The 2000s style is back; back with a tremendous taste of hardcore rock and downright filthy bass and guitar picks.
New Century Hall in Manchester was the host of household stars, Hard-Fi, who made a serious argument that they are still just as exemplary. Having not toured since 2014 and being relatively off the grid for the most part since, there was a lot of understandable demand for the band, who didn’t let their hiatus halt proceedings.
Hard-Fi were opening up for Neighbourhood Festival, which saw outfits such as The Snuts, The Lathums, Sundara Karma and the flowery Alfie Templeman take to the stage and deliver to the Manchester hopeful once more. Festival season very much goes on.
I strolled into the venue with no previous knowledge of the building, yet as soon as I saw the towering stage, I began to realise just how big Hard-Fi still were, and the pull they possessed. The numbers they attracted did all the talking.
Opening up with ‘Middle Eastern Holiday’, the fanatical energy enlightened me to what this band was really about. A treacherous stage presence and glamour while performing made for a prime display that kicked off Neighbourhood Festival with a bang.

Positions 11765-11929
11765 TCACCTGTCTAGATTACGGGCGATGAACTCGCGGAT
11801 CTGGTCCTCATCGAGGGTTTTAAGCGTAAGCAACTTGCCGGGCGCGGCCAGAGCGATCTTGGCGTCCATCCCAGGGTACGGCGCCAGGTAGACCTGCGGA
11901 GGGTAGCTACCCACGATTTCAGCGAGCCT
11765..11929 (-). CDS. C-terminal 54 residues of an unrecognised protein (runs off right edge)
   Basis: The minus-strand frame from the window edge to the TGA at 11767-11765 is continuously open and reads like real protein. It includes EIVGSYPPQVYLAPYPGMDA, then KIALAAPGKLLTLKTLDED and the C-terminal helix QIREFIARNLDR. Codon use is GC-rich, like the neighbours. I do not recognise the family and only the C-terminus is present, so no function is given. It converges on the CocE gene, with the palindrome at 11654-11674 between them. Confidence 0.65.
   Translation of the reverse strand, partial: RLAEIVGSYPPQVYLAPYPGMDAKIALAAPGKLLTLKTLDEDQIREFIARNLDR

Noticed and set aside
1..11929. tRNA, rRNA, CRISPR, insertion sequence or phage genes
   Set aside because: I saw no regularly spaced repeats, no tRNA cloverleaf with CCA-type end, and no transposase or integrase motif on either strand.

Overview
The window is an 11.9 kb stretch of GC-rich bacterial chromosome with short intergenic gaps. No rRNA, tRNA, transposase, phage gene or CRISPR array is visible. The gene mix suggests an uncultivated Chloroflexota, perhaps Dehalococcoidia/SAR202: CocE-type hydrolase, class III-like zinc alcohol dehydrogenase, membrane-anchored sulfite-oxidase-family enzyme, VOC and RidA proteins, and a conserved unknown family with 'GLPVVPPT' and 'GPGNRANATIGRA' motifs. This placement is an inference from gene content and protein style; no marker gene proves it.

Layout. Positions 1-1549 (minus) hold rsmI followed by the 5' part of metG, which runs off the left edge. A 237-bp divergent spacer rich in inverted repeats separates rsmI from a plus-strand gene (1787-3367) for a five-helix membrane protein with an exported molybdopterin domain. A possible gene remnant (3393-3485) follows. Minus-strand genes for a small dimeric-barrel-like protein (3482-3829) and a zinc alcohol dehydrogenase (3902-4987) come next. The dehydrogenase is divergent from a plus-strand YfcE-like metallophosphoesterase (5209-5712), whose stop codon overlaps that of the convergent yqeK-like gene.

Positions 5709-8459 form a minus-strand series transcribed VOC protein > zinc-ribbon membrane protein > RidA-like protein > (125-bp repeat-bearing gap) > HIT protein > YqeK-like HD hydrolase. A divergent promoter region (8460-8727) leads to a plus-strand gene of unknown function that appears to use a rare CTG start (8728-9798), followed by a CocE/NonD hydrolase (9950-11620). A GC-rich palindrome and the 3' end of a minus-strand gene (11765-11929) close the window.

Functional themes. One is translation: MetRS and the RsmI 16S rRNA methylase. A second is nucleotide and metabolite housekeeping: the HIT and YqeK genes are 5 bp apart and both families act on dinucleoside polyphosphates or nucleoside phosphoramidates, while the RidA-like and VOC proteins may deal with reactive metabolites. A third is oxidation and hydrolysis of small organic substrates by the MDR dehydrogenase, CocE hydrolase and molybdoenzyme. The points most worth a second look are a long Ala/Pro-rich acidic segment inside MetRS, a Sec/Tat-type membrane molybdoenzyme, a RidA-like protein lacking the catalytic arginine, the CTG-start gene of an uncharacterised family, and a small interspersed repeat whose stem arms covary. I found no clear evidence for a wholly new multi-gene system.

Then came the iconic bass riff that signalled an embroidered tune to all in the room: ‘Seven Nation Army’ by The White Stripes. It was belted out by way of special celebration to the hundreds in attendance, and this added cover set the room on fire. (Though of course not literally — the services weren’t called).
Flashback to the curation and infancy of Hard-Fi and the legacy that followed, and there was one tune that switched on, like a trigger, the success for the band: ‘Hard to Beat’. Ask any 2000s music fan and they would know it. Hearing it live, in the flesh, was an experience in its own right. Even when on the job* I felt like I couldn’t contain my ability to not jump along.
The encore followed and offered a small breather and break to all the diehards. And sending the gig off with ‘Living for the Weekend’ felt perfect.
The show was executed to its true potential of being groundbreaking for all involved. Having Hard-Fi back meant so much to so many, and now we all hope they’ll stay for good.
Guest gig review contributed by Daniel Caddick
*Press access thanks to SJM Concerts